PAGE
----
Sunday’s Irish Independent had an interesting front page article about Enda Kenny, the Irish Prime Minister – who has been critical of the way in which the Catholic church has handled (or mishandled) child abuse by priests. His speech, essentially telling the Vatican that they are not above Irish law, has been widely praised – which in itself is a major sea change in the Irish attitude to the church. Up until not that many years ago, it would have been unthinkable to speak out like this and even now, there is a certain surprise that a politician has done so.

However, the part of the article that I found most interesting was the reflection on Kenny’s optimistic approach. The conclusion reached was that he isn’t the cleverest or wittiest of men, but that his ‘upbeat temperament’ meant that life comes to meet him and is maybe exactly what the Irish need at the moment.

Many years ago, I had a boss for whom the glass was always half empty – with the result that what he expected usually happened. A nice guy, but it was very difficult to work for him. My colleague and I were getting so worn down by this that we decided to do something about it and came up with a variation of the Pollyanna ‘Glad Game’. Every time our boss said something pessimistic, we would turn it round into something positive. It took a couple of weeks, but he got the message and, being a nice guy, did something about it. He was easier to work with after this and projects went much more smoothly. I’ve carried that lesson with me ever since and have developed a learned optimism that stands me in good stead today. Looks like Enda Kelly uses positivity to get results on a much larger canvas – we turned around one person, he is looking to turn around a country. Just goes to show that optimism is a tool that can be used on any scale.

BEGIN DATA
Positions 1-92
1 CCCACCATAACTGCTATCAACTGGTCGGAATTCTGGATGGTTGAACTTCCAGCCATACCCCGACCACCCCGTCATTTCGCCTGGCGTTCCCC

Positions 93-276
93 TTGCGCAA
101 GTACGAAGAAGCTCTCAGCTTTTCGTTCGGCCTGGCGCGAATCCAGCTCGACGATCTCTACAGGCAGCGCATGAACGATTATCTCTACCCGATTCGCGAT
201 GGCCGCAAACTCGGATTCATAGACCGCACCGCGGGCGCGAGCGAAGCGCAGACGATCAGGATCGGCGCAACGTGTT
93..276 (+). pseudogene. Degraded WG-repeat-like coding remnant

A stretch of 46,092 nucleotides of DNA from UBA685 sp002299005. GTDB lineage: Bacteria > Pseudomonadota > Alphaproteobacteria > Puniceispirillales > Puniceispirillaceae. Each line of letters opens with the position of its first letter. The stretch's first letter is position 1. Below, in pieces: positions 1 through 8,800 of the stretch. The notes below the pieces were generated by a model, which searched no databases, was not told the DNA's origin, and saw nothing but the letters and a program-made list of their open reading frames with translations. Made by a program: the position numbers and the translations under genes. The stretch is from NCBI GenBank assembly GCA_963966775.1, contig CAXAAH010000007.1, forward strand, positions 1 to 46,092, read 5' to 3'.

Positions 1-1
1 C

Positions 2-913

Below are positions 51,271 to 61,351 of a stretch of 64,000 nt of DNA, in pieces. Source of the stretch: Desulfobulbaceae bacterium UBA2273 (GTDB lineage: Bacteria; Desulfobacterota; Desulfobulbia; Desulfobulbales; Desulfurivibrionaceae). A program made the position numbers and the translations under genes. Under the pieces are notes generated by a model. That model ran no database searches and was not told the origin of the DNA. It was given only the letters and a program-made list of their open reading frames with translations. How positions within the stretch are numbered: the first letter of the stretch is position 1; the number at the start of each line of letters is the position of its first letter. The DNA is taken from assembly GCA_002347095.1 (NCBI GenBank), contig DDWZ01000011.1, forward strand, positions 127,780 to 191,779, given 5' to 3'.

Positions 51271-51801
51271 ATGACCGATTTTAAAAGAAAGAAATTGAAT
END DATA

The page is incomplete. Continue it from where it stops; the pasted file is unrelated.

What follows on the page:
I’ve always hated the idea that you need ‘management buy-in’ for any knowledge management initiative to succeed, it feels like a bit of a cop out. However, I saw a presentation at the recent Henley KM forum from someone about how she was embedding KM in her organisation. It was an update on a previous presentation she had done so it would have been difficult to hide lack of progress. What really struck me about the presentation – and which engendered waves of jealousy throughout the room was:
– she had a generous budget to work with
– if she had any major problems with resistance at management level, she passed them to her executive sponsor, and he ‘dealt with them’